Jo awoke to the sound of parrots crying out somewhere in the trees outside their hotel. It was such a wild and foreign sound, something she associated with television when she was a girl; specials usually accompanied by grainy footage of crocodiles and dark natives in smoky huts. She turned over on her back wondering to herself why something as very Earth-like as parrots should seem so unbelievable and exotic. She'd been on other planets; for pity's sake, she'd even been in another, alternate universe once. The only exotic thing about parrots was, well, that they weren't normally found outside the window of her flat back in Britain. Right? And yet…
They were heralds, she thought, heralds of the new world of Jo Gr…Jones. So what if it was 'only' on Earth? It was so utterly different from Britain it might as well be another planet. And she didn't have to worry about any kind of monster here that couldn't readily be looked up in an encyclopedia. She didn't have to be the completely ignorant one; it was on her home turf, literally. There was a certain freedom in that, a steadiness.
She held up her left hand and turned it in the dim morning light filtering through the wooden window-shutters. The ring was only a cheap one. She and Cliff agreed that it would've been a ridiculous waste of their resources to buy jewelry when they needed so many supplies - but he had really wanted her to have a wedding ring. His scant money being already tied up, she'd finally convinced him to trade in one of her own old rings, a former gift from her uncle, for a set of used wedding bands at a shop in Cardiff. The other had merely been a birthday gift, this one meant far more.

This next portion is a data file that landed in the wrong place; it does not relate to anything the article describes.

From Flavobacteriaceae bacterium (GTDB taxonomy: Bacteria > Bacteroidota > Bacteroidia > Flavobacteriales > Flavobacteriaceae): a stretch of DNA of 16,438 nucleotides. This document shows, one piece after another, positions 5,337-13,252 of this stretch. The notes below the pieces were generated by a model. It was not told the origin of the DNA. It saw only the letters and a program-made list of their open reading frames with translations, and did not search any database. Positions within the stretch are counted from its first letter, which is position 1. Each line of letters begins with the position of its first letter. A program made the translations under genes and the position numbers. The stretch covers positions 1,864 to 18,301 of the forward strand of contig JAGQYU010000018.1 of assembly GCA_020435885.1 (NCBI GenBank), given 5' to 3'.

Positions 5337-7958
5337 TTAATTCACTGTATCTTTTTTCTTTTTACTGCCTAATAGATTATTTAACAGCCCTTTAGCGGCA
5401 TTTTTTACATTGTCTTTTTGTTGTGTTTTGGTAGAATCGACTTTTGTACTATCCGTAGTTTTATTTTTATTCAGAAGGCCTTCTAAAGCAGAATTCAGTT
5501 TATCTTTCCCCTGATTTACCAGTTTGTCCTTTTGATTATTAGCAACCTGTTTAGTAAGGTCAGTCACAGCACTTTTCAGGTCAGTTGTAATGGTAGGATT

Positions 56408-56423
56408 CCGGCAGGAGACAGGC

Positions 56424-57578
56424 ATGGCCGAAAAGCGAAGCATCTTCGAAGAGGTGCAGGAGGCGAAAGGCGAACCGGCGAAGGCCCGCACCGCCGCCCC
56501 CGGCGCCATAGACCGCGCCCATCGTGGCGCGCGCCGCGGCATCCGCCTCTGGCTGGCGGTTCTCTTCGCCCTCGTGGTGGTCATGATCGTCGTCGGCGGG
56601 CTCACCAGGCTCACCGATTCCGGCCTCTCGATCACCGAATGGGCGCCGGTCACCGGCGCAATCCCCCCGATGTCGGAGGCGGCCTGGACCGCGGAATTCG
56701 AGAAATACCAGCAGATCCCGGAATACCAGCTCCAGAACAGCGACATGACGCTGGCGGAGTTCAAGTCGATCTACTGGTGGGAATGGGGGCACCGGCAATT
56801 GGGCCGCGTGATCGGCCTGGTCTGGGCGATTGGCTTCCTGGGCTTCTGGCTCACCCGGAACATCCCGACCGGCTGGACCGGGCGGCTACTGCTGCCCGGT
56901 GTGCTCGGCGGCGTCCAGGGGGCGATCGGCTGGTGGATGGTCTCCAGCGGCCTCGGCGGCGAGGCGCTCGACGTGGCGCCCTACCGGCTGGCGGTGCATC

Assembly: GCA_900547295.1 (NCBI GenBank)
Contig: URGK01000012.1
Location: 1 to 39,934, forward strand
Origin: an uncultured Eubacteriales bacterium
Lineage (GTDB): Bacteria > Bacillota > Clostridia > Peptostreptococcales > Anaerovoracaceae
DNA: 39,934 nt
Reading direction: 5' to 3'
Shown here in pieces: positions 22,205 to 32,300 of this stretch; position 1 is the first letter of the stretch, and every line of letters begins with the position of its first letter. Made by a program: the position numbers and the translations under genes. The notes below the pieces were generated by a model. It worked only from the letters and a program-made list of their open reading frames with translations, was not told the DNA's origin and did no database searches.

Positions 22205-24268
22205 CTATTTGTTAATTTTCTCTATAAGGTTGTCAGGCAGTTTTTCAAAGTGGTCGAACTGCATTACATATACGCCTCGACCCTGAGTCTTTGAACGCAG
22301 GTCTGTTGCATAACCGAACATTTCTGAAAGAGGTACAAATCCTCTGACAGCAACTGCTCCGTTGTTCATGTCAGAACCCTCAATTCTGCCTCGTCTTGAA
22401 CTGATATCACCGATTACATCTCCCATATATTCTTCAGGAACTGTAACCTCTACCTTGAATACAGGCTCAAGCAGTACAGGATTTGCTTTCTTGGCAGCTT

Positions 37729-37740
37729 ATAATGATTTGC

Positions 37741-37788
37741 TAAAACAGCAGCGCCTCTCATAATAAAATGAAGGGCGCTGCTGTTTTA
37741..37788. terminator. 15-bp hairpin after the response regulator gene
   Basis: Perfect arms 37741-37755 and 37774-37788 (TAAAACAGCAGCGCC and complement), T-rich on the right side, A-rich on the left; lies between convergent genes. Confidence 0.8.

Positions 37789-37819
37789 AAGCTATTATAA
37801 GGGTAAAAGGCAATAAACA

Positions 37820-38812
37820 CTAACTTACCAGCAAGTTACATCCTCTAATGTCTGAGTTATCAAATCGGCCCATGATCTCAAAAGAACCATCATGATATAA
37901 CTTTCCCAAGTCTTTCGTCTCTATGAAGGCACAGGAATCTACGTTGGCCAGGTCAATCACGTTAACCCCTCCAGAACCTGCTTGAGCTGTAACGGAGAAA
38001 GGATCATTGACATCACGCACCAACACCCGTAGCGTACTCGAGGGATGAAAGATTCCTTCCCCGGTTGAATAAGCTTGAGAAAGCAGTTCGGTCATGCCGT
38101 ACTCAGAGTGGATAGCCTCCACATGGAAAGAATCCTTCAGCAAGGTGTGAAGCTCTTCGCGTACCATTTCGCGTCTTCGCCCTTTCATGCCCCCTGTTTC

She adjusted the ring, then turned on her pillow to gaze at the man beside her. He was a creative, handsome, intelligent scientist. And what was even better, she thought, tracing a light finger through his long hair, he was her creative, handsome, intelligent scientist. He shifted in his sleep and she gently laid her head on his chest, listening to the strong, singular heartbeat. And he was human, she thought, inarguably, completely human.
Her eyes looked beyond him, at the strange blue gem that shone on the bedside table, half-hidden by an open guide book about the Amazon basin. All the universe, all the planets, all the civilizations and creatures of creation for all of time. That was what he'd offered her, her other suitor, so to speak. She smiled to herself to think of him that way, the Doctor as a suitor - how he would've protested and blustered if she'd ever said such a thing aloud. Yet it was true, in a way.
A finger of dawn slipped through the cracked shutters and touched the crystal, mysterious, complex and beautiful. She blinked at its depths for a moment, then turned away.
He'd been a suitor for her time and attention, perhaps, but nothing more. A companion, a friend to travel with, yes, but he would never belong to anyone. He could never have given her this, this wonderfully fulfilling and completely human love.
They were a bit alike, her two 'suitors' - but this one… she turned her eyes back to Cliff's sleeping face, his long lashes against his cheeks. Yes, this one was hers.